- U.S., OECD want harsher punishments for money launderers
- Local lawmakers are demanding the watchdog bolster oversight
The head of Latvia’s banking regulator resigned weeks after lawmakers revealed that the U.S. is seeking stricter supervision of transactions from the former Soviet Union following a string of money-laundering scandals.
Kristaps Zakulis, who’ll stay in his post until a replacement is chosen, said Monday in an e-mailed statement that his departure will reduce “suspicions, rumors and the shadow of doubt” with regard to the Financial and Capital Market Commission. He was appointed in 2012.
Latvia, a magnet for cash from the former Soviet Union that’s been racked by years of money-laundering scandals, is facing growing pressure to improve oversight of its banks from U.S. officials and the Organization for Economic Cooperation and Development. Banks in the Baltic country of 2 million people, a European Union and euro-region member, have become embroiled in scandals that include bribes by a Scandinavian telecommunications company, a Russian tax fraud and the theft of $1 billion from Moldova.
“The feeling is that the regulator only starts to react when news of violations becomes public,” Karlis Sadurskis, head of the Latvian parliament’s budget and finance committee, said by phone in December. U.S. officials have said “very clearly that there’s a problem.”
U.S. congresswoman Sheila Jackson Lee this month called for probes into thefts from national banks in the former Soviet Union, saying a “large portion” of the money in the Moldovan case may have ended up in Latvia. An October report by the OECD found numerous weaknesses in banking supervision and enforcement. While pursuit of offenders has increased recently, the OECD said fines are too small to act as a deterrent, and has long complained of weak checks on questionable clients.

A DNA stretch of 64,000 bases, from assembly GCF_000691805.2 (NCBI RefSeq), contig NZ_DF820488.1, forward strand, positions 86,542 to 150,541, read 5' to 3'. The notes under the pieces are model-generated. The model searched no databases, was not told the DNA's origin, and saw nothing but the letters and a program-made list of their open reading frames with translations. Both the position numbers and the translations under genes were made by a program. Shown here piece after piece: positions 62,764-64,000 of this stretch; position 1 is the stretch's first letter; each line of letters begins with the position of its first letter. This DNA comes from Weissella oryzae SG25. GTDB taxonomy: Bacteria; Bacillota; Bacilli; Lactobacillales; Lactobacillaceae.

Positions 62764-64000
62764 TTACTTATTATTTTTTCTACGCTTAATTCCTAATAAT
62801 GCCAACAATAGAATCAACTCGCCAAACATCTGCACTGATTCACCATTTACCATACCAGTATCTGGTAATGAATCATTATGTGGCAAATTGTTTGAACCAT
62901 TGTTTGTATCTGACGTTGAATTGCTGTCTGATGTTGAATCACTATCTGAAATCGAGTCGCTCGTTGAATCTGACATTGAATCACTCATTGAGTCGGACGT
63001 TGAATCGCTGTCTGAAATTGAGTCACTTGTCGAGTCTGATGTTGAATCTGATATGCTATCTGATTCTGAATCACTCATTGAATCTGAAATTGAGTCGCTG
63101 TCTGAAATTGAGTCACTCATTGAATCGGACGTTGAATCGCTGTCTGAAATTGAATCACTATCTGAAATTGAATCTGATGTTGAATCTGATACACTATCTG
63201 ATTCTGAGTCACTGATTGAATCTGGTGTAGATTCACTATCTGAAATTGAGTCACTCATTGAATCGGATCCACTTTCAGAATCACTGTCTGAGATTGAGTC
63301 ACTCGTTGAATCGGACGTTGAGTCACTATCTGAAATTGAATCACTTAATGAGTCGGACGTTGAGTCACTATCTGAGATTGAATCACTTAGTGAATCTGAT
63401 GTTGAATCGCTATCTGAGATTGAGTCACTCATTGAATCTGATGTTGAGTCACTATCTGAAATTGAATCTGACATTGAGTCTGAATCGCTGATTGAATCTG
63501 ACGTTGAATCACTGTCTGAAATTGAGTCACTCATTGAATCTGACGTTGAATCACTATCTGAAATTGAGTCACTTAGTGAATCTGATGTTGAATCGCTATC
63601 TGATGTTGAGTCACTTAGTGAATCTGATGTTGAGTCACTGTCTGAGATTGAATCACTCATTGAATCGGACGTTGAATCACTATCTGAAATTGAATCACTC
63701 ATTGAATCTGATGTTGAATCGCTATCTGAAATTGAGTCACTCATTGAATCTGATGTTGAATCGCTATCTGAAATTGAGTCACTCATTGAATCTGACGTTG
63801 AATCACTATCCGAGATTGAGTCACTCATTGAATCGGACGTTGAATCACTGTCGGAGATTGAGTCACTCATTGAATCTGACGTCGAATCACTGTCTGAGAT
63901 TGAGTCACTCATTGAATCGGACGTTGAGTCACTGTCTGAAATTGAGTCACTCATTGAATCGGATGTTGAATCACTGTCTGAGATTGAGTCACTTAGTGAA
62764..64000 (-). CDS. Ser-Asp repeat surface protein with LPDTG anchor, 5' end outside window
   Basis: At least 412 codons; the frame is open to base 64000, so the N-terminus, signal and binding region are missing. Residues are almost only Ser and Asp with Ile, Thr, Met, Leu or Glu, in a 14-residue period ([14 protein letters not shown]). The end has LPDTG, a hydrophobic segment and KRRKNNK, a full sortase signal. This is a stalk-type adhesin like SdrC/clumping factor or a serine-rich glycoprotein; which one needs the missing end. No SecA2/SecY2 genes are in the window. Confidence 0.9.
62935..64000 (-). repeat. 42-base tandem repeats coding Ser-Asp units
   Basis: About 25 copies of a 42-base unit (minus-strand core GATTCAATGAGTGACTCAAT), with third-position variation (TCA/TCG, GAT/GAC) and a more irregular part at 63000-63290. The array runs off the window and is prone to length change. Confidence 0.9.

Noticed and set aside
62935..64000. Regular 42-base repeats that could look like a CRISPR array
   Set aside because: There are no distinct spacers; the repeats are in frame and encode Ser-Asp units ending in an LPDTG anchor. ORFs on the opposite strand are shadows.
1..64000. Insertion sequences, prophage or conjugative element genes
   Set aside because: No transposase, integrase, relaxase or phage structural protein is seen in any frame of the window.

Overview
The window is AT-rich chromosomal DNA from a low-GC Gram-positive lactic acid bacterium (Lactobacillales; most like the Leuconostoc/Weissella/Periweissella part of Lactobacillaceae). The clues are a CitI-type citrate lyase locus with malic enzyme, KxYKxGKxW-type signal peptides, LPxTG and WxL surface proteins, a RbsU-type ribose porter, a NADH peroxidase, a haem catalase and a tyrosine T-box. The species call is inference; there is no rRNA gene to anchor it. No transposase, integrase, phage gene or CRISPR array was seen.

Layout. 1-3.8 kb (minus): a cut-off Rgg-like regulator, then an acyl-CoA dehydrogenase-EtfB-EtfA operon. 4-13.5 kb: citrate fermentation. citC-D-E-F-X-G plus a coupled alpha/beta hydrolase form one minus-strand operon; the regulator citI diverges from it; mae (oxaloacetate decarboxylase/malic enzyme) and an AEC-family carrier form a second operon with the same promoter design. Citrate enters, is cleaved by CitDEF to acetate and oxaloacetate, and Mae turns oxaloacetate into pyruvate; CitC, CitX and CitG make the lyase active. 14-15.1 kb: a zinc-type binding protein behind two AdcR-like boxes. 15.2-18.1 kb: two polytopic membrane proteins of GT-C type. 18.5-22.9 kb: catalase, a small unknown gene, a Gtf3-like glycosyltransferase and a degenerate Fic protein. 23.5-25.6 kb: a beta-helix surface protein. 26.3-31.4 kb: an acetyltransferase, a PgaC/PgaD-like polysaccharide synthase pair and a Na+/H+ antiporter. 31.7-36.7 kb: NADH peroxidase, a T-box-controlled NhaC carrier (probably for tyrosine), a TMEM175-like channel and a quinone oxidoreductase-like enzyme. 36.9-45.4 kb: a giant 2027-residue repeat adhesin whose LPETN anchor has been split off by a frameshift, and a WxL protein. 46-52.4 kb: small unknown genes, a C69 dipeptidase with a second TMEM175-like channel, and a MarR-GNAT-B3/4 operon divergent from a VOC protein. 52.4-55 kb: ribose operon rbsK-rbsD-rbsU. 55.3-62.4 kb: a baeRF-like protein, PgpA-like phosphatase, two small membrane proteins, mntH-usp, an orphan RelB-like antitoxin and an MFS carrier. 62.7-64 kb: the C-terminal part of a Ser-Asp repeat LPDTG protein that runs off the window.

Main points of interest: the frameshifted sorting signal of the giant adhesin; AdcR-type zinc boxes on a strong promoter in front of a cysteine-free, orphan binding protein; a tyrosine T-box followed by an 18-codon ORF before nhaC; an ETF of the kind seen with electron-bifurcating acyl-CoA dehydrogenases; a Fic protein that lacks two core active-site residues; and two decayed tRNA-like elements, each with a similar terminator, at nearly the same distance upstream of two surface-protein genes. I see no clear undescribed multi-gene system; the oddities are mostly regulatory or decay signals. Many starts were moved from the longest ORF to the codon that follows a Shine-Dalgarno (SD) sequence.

The criticism prompted lawmakers to angrily question the banking watchdog in December, demanding quarterly updates and tougher action. That month, the regulator fined Privatbank AS’s Latvian unit a record 2 million euros ($2.2 million) for handling some of the money from the Moldovan fraud, far eclipsing its previous record penalty of about 143,000 euros. The bank denies wrongdoing.
On Friday, the regulator also limited debit operations to 100,000 euros at Trasta Komercbanka AS. The Organized Crime and Corruption Reporting Project said in 2014 that Trasta was involved in the transfer of as much as $20 billion in illicit cash from Russia to Latvia. The lender strictly followed all laws, spokeswoman Marina Lebedeva said at the time, declining to comment further, citing legal restrictions.
Latvian officials discussed banking supervision at two meetings of the National Security Council, TV3 reported Sunday evening. It said unidentified U.S. officials had asked for a change in leadership at the regulator, without saying where it got the information.